“We manage separate farms but we are still a connected family farm, we are all partners,” says Joseph.

The mother of four children – Cheyenne (15), Keean (11), Arianna (4) and Caleb (2) – Andrea first came into the family business about four years ago. Prior to that, Andrea went to school at Redeemer University College in Ancaster, and received degrees in both psychology and religion-theology. She then worked in marketing at a nursery and most recently took on the position of youth director at her church.  She made the transition to farming because she saw it as a better investment in her family’s future.

Joseph and his wife Diane have three children – daughters Alexis (4), Aubrey (3) and Erica (1). In addition to working as a welder, he has been farming for most of his life. He even remembers taking a pager to high-school just in case he was needed at home during the day.

Succession planning between their father and the siblings began about four years ago, and Joseph says he has been increasingly involved since.

“I always had fond memories of the farm. I liked the upbringing and want my family to have the same thing,” says Joseph.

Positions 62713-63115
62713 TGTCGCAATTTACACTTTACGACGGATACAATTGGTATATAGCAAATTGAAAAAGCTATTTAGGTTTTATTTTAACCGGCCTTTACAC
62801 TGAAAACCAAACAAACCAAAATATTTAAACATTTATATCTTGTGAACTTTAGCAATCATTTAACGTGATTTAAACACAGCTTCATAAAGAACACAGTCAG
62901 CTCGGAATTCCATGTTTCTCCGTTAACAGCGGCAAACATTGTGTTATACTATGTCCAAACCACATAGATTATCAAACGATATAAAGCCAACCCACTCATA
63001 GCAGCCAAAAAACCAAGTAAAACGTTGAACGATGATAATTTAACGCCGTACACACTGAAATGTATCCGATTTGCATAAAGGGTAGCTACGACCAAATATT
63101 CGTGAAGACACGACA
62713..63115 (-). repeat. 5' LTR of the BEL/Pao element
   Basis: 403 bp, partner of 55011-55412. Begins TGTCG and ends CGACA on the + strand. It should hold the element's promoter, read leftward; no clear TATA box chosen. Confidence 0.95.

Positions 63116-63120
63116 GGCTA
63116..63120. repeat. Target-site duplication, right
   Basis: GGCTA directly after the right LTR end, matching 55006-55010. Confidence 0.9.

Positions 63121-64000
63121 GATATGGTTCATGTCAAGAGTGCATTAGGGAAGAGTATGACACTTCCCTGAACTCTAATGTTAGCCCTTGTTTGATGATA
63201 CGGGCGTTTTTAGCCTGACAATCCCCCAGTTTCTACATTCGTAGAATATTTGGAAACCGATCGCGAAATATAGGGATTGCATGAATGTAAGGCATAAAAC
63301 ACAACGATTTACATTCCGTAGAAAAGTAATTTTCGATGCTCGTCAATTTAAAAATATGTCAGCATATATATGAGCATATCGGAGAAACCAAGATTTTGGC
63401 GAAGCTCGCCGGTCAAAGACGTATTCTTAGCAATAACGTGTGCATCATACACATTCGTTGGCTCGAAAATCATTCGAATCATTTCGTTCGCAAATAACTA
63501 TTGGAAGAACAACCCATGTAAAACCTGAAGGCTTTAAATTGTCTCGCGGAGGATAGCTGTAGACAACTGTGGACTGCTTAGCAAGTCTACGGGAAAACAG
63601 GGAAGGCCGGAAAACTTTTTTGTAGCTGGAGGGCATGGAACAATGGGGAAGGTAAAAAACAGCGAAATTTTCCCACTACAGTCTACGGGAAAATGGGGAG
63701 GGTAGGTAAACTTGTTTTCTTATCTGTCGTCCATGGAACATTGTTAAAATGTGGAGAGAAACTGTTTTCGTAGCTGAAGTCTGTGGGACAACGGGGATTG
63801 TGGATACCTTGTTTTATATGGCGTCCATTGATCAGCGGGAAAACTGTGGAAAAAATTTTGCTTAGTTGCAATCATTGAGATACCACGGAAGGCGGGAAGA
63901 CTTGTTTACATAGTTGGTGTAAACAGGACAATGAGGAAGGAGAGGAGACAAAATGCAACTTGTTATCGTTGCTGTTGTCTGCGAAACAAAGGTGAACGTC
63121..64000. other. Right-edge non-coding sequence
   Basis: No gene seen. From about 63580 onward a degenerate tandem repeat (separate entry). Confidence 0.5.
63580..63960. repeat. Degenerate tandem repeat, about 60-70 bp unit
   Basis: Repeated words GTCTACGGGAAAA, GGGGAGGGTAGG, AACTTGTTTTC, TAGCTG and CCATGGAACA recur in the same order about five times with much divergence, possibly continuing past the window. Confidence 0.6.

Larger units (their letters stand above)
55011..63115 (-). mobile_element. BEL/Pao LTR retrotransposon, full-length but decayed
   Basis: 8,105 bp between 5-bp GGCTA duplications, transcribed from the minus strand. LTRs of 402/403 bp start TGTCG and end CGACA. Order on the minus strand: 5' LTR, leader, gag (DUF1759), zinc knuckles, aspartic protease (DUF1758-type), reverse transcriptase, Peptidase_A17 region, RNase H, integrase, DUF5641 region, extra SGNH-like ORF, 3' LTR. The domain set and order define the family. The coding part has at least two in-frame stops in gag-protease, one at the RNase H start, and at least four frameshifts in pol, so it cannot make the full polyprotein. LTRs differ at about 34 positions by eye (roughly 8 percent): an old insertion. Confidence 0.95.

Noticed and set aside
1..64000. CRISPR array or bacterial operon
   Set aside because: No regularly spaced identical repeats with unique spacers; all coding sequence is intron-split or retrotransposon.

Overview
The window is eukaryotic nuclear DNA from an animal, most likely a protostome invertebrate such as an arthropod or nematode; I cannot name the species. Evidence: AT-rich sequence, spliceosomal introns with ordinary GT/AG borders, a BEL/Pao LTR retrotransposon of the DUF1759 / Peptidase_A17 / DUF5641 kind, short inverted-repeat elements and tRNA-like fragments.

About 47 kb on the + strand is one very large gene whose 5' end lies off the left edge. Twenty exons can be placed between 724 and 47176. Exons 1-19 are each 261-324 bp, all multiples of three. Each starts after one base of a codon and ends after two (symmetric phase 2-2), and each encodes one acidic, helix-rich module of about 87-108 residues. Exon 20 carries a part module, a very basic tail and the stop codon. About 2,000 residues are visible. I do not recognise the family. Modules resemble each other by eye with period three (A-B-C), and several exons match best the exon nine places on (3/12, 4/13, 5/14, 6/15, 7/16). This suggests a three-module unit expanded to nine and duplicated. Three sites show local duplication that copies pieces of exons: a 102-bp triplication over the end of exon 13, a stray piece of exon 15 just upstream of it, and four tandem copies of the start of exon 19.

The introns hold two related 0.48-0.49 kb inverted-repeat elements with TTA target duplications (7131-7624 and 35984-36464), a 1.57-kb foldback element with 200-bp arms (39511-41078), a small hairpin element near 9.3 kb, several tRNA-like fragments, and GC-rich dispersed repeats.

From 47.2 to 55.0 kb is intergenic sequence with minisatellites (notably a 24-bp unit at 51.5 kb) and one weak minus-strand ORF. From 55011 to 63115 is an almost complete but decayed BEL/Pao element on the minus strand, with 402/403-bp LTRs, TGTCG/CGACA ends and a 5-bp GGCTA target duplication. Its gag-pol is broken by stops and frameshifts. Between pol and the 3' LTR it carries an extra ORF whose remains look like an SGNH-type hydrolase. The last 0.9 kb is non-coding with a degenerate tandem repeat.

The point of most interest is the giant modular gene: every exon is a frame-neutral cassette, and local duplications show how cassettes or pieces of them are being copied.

Both Andrea and Joseph raise what they call “big broilers.” These chickens are raised for meat. They are kept on the farm longer and sent to market at a larger size. All the birds from each of the three farms are sold to Riverview Poultry, which is a chicken processor in Smithville. In addition, both siblings and their father Henry rent approximately 150 total acres to nearby crop farmers. 

“We are happy that we have a local processor. Everyone works together. My kids help on the farm too and they’re learning a good work ethic,” says Andrea.

“My wife is an accountant by trade, so we are optimistic that she will start to take over the farm books,” says Joseph. “She’s getting more involved as time goes on.”